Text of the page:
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  Measurement, Test and Calibration
  Install a CMM close to a vibration area

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Author Topic:   Install a CMM close to a vibration area
posted 08 January 2001 03:14 PM           Edit/Delete Message   Reply w/Quote
We just bought a brand new CMM (ZEISS), the first one for our company. The CMM dimensions are 3 feet X 3 feet and its weight is 850 pounds. The volumetric precision of the CMM is 0.0055mm (0.0002 inch). To operate the machine (according to the manufacturer specifications), we must have a temperature of 20 degrees Celcius +/- 2 degrees. Furthermore, the temperature variation cannot be more than 0.8 Celcisus degrees per hour and 1.1 Celcius degrees per day.

Our needs: we bought the CMM to measure production parts with a precision of about 0.025 mm (0.00098 inch) but it will be use sometimes to measure our tooling which is more precise (0,010 mm i.e. 0.00039 inch).

Installation: The CMM will be install in our QC laboratory ("laboratory" according to the QS-9000 definition...) and the dimensions of this lab are about 12 feet X 22 feet. Close to this lab (about 12 feet), there is a 180 tons press in a pit of 8 feet deep. The press is mounted on a concrete base of 8 feet X 6 feet X 3 feet height (we installed this new press about 1 month ago).

Vibration comes from the press and that has an effect on our optic comparator (we can see the vibration at the screen). This vibration is important enough that the QC technician takes his measurement between the press movements.

We have 2 alternatives proposed by the CMM dealers and a local engineering consultant firm to reduce the vibration: an independant concrete base (independant floor) OR an air cussion to be placed under the CMM (this solution is for the CMM only in opposite to the first solution that can be done for both the CMM and the comparator). Both solutions are quite expensive (in comparison with the CMM cost...)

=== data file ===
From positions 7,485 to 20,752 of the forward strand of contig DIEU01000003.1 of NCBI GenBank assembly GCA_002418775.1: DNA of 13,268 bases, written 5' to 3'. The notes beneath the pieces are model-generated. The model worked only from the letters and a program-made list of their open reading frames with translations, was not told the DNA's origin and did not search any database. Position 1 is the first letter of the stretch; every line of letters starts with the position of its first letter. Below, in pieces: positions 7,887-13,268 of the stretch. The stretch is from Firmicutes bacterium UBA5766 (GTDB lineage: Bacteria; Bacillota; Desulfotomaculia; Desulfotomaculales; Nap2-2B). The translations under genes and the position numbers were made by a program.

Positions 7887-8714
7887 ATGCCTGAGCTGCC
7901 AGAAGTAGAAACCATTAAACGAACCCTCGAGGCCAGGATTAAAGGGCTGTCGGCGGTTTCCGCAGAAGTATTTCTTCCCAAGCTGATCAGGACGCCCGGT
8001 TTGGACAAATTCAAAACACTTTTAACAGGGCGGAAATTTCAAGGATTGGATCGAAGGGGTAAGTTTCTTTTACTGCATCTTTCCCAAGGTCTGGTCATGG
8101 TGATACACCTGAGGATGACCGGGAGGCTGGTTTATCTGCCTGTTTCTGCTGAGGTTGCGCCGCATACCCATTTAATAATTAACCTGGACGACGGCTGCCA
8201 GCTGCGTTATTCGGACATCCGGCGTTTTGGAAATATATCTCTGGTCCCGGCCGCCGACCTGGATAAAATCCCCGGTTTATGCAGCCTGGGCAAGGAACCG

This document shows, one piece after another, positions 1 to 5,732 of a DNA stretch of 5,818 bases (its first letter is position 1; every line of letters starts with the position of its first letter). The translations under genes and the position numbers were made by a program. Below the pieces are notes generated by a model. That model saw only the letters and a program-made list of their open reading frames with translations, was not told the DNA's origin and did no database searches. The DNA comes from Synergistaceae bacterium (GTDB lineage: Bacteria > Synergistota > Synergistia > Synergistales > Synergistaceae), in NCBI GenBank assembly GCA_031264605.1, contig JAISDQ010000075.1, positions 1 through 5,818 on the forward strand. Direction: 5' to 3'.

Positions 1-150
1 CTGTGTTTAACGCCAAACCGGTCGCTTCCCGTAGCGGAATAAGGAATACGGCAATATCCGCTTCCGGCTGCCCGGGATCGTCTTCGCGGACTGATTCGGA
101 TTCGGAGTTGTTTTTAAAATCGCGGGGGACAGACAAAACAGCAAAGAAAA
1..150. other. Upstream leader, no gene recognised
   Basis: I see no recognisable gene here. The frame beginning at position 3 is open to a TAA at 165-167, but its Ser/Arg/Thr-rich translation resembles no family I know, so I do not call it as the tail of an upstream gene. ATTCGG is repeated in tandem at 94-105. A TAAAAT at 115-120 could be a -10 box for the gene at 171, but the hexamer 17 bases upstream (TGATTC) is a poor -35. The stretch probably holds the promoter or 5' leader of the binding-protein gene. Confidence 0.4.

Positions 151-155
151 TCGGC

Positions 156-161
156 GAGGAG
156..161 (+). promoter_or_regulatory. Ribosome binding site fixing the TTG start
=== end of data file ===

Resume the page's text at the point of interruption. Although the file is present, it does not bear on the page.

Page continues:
There is also a significant flow of employee in the lab (2 QC technicians, formeman, process engineers...) that use the only door.

Will we be able (with a fast solution..., we don't want to build a new lab...) to eliminate the vibrations and to control the environmental conditions (Temperature and Humidity).

Thank you in advance for your help.

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Marc Smith
Cheech Wizard

Posts: 4119
From:West Chester, OH, USA

posted 09 January 2001 05:43 PM     Click Here to See the Profile for Marc Smith   Click Here to Email Marc Smith     Edit/Delete Message   Reply w/Quote
Have any vibration studies been done at the location where you want to put the CMM? It's hard to say what will work to isolate the CMM if you don't know how 'deep' the problem is.

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posted 10 January 2001 08:49 AM           Edit/Delete Message   Reply w/Quote
Originally posted by Marc Smith:
Have any vibration studies been done at the location where you want to put the CMM? It's hard to say what will work to isolate the CMM if you don't know how 'deep' the problem is.
Note yet.It is under evaluation.

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ed bloedorn
posted 01 February 2001 01:50 PM           Edit/Delete Message   Reply w/Quote
definitely a problem that needs a seismic reading to determine the magnitude of the problem. once these readings are analyzed an appropriate isolation system can installed which will eliminate your problem.

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Lurker (<10 Posts)

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From:Hattiesburg Mississippi
Registered: Feb 2001

posted 01 February 2001 03:22 PM     Click Here to See the Profile for Patrick.Riordan   Click Here to Email Patrick.Riordan     Edit/Delete Message   Reply w/Quote
If the vibration is severe enough it will cause your probe to phantom trigger and give you bad readings. Most of these machines come with some type of vibration dampening system. I ran a Zeiss Prismo Vast for a while and that had it's own air cushion built in the unit. It could survive right out on the shop floor. The uncertainty of your machine is such that I would question using it to measure tooling. It appears that it will have a gage uncertainty for this purpose of about 50% which in most applications is unacceptable.

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kimkolora Pen
posted 03 February 2001 07:02 PM           Edit/Delete Message   Reply w/Quote
i use a CMM Zeiss in my plant, yes the least vibration may cause some error on the sensibility of the probe,i changed the head probe because of that.

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posted 21 February 2001 03:32 PM           Edit/Delete Message   Reply w/Quote
What kind of head prode did you have ? Which one do you have now ?

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